Pardubice won 5-4 in overtime in Game 1 as Divisek was limited to one assist. There was no stopping him in Game 2, however, as he broke free for a goal and three assists to lead Kometa to 6-5 win. On Friday the scene will shift to Brno for the next two games. If the series were to go longer than five games, Game 6 would be in Brno on April 19 and a climactic seventh game would be held in Pardubice on April 21.
Divisek has been to the finals three previous times in his European career. He was a member of HC Pardubice's championship-winning team in 2004-05, and he's also been part of Pardubice and HC Slavia Prague clubs that fell short in the last round. In recent years, he's done much of his best work in the playoffs, totaling nine goals and 33 points in his last 26 Extraliga playoff games (spread through three seasons). Last season he captained a weak BK Mlada Boleslav club that was sent to the relegation round, where Divisek had seven goals and 13 points in 15 games.
At one point early in his career, Divisek was considered a fast-rising prospect in the Philadelphia Flyers system. A seventh-round pick (No. 195) in the 1998 draft, Divisek's combination of size, hustle, versatility and above-average hands made him the most highly regarded of three young Czech prospects with the team at the time (Vaclav Pletka and Petr Hubacek were the others).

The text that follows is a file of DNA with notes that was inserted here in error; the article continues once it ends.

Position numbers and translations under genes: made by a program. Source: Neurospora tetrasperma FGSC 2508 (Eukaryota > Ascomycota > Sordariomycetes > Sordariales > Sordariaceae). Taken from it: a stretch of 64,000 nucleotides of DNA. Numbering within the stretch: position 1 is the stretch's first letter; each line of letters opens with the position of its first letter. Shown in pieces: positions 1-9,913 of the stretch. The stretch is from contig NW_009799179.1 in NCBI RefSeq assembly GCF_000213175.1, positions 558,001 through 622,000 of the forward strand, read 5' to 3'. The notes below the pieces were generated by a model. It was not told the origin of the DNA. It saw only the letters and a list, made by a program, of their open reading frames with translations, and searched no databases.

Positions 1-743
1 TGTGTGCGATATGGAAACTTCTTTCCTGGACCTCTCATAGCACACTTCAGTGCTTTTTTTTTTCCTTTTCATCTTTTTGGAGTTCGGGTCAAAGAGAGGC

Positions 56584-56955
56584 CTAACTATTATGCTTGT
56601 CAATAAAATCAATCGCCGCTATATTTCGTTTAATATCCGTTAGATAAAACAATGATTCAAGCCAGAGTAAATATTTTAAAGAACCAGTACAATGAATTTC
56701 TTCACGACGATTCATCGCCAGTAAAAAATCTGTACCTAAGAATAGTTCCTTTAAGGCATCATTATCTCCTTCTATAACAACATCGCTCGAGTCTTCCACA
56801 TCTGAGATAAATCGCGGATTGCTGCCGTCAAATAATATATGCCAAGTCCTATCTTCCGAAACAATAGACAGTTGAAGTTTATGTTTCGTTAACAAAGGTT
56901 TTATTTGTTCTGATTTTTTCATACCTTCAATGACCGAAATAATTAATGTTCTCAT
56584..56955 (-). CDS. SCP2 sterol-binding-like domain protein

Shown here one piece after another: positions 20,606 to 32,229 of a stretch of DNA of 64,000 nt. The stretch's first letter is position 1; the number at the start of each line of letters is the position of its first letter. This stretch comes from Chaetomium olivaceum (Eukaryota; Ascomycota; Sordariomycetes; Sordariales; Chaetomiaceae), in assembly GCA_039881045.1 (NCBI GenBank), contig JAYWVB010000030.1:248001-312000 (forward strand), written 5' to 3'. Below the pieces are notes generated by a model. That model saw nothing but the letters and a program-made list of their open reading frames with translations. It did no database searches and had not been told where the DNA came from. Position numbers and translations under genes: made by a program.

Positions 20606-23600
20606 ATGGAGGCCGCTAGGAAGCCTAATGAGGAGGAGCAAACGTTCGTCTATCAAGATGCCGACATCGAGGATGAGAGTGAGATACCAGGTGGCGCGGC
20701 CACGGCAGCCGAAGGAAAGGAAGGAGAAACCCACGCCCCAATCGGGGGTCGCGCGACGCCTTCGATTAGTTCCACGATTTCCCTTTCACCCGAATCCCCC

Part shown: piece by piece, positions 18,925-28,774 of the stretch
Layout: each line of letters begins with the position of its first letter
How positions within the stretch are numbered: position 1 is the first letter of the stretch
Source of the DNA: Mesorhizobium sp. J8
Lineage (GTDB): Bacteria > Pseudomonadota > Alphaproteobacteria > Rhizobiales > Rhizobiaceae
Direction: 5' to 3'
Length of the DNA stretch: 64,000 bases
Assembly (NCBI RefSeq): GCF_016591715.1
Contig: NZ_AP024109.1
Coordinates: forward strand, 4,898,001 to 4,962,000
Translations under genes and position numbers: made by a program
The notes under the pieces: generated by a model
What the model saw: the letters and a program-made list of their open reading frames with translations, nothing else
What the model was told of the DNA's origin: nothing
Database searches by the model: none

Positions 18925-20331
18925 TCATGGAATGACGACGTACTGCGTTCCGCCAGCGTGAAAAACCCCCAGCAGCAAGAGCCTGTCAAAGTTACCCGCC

Divisek opened eyes at the 1999 World Junior Championship, where he led all players in the tournament with seven assists while centering a line with Pletka. Coming to North America for the 1999-2000 season, Divisek won team rookie of the year honors for the Philadelphia Phantoms of the American Hockey League after totaling 18 goals and 49 points in 59 games. He made his NHL debut the following season during a two-game call-up, and he finished the season with an outstanding performance in the Calder Cup playoffs (four goals and 13 points in 10 games). Off the ice, he was the lone player among himself, Pletka and Hubacek to gain proficiency in speaking English and fitting in readily with his North American teammates.